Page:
Pat Vaughn and Eileen Gallagher, who are competing for the party’s nomination for the Senate District 26 seat, highlighted issues with public lands and Medicaid.
Vaughn, a Midway resident, said Utah is an “outdoor haven, but we don’t support conservation.”
“I came here for work, but fell in love with the beauty and the scenery,” she said.
Gallagher, a physician from Park City, expressed her interest in expanding Medicaid to cover all children in the state.
“My first major platform is based on health care because that is where I have expertise,” she said.
Davis County Democrats Lee Castillo and Kurt Weiland, who are challenging Republican incumbent Rep. Rob Bishop for the 1st Congressional District seat, which includes Summit County, offered their qualifications to constituents, while expressing a desire to “save the land.”
“I do have a voice and I will listen to you to make sure your voice is heard in Washington,” Castillo said. “We need to get Rob Bishop out of there, and I am happy to fill that seat. He does not represent you and your interest. I am so tired of old, disconnecting, stubborn and alienating white men telling us what is best for us and our land.”
Weiland also highlighted the importance of public lands, emphasizing how threatened they are by the current federal administration.
“The administration has driven away the outdoor recreation industry and invited those who would drill, mine and strip,” he said.
U.S. Senate hopefuls Jenny Wilson and Mitchell Vice were also in attendance at the convention. Wilson and Vice are seeking the Democratic nomination for U.S. Senate in 2018. The Senate seat on the ballot is held by the retiring Republican Orrin Hatch.
Vice said he is a representative of the working class and committed to enabling “every American to thrive.”
“You have all these Democratic politicians, but they couldn’t do the work that they are doing without everyone else supporting them,” he said. “This is how the blue wave and revolution happens. We need to know we can win.”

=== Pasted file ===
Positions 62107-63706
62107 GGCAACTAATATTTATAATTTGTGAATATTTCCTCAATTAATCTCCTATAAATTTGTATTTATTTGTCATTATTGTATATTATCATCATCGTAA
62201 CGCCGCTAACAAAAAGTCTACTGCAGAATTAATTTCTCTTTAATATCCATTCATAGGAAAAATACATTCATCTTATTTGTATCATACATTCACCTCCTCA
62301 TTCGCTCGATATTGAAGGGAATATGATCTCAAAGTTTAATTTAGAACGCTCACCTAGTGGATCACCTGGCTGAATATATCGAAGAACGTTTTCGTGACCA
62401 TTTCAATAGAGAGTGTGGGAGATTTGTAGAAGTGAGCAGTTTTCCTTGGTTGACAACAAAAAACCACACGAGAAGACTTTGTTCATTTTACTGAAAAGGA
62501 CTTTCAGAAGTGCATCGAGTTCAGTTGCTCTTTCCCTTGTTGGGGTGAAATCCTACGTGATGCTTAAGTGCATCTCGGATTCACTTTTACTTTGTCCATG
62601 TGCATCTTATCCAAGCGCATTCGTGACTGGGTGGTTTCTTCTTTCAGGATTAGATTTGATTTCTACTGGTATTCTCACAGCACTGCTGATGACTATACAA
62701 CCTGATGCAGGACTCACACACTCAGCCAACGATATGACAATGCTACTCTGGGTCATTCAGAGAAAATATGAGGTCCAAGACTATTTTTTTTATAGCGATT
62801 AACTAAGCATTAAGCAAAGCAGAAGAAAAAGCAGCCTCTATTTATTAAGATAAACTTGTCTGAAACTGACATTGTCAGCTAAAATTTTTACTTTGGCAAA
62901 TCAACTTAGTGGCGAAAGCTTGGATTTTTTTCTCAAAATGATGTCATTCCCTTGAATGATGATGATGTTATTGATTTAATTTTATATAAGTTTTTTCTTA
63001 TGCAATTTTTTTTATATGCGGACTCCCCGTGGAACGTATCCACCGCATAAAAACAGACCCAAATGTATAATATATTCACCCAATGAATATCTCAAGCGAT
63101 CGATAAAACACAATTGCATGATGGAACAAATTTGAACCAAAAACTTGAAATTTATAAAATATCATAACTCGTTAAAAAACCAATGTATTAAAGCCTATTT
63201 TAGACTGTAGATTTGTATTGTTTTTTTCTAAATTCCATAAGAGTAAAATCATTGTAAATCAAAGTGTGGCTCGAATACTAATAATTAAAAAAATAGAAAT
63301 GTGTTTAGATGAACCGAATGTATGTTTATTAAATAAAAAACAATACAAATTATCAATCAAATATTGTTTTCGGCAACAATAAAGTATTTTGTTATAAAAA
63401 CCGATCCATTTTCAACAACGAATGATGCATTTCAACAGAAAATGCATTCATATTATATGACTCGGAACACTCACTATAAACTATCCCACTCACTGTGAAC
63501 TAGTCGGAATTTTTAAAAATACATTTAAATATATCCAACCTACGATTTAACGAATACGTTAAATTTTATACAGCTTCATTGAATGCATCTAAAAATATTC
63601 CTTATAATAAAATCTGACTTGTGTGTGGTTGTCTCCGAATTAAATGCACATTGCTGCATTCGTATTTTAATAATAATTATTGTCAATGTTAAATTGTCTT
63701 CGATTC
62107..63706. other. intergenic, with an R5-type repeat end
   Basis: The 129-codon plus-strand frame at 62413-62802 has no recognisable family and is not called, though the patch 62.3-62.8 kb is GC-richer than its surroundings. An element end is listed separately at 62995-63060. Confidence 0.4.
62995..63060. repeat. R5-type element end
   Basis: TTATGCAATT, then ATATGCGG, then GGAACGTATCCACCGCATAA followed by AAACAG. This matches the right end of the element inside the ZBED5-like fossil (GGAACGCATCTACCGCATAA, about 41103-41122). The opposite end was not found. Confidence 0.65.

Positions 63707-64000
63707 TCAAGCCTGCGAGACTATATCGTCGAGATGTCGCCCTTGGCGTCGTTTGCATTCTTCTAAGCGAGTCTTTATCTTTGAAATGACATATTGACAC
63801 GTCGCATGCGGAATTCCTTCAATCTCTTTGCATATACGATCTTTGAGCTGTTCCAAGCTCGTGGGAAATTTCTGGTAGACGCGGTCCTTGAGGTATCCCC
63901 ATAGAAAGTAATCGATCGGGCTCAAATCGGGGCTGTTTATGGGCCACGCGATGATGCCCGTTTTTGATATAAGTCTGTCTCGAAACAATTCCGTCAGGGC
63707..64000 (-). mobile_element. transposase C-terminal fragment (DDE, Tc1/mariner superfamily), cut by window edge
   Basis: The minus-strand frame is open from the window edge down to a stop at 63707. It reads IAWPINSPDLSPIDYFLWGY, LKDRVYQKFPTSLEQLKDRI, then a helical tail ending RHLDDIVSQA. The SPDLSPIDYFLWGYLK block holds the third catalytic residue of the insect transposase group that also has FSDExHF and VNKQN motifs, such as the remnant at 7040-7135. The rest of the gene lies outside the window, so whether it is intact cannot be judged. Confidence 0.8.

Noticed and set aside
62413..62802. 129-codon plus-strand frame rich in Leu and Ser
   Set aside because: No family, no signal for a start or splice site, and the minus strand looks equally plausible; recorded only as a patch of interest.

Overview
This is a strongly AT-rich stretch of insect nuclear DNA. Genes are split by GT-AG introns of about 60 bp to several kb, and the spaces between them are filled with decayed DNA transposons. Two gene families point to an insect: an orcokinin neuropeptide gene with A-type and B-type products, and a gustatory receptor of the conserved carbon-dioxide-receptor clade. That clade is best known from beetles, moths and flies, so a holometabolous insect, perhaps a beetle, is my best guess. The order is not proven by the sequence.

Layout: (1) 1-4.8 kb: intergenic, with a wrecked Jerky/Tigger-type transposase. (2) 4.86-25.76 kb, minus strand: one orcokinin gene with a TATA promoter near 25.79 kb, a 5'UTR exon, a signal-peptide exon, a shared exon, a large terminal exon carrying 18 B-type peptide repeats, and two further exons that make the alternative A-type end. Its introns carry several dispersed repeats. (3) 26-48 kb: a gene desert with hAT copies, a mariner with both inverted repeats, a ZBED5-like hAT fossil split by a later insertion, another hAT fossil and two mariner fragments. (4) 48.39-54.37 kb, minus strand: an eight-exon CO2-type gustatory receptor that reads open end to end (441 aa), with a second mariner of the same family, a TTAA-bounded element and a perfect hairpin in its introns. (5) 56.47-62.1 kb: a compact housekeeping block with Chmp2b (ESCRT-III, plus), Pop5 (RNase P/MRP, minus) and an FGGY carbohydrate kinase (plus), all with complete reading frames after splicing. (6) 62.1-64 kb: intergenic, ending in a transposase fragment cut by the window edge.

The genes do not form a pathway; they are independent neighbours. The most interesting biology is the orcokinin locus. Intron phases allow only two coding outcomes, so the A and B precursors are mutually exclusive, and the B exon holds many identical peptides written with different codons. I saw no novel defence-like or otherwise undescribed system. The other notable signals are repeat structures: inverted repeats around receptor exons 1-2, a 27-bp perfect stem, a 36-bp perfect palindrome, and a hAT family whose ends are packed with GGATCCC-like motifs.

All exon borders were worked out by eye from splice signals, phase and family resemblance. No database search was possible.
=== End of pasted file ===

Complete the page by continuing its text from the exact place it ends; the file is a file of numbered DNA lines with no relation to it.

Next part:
Wilson highlighted her experience on the Salt Lake County Council and ability to work across party lines as evidence for why she should be the party’s nominee.
“I realized I could not look my kids in the eye and feel comfortable about their future if I did not step up,” she said. “We are going to have to fight. The candidates in our party need to believe we are going to win.”
After the candidates addressed the constituents, Summit County Democratic Party Chair Cheryl Butler reminded party members to encourage others to vote.
“We need to share stories of the candidates you just heard,” she said. “Make sure that everyone knows who they are and what they stand for. We are moving forward and this is the year we are going to flip seats in the State Legislature.”
The Summit County Republican Party convention is scheduled for April 17. The state GOP convention is scheduled to be held on April 21, followed by the Democratic Party State Convention on April 28.
A former Summit County victim advocate who was facing a felony count of misusing public money pleaded guilty Tuesday to a lesser charge in a deal with prosecutors.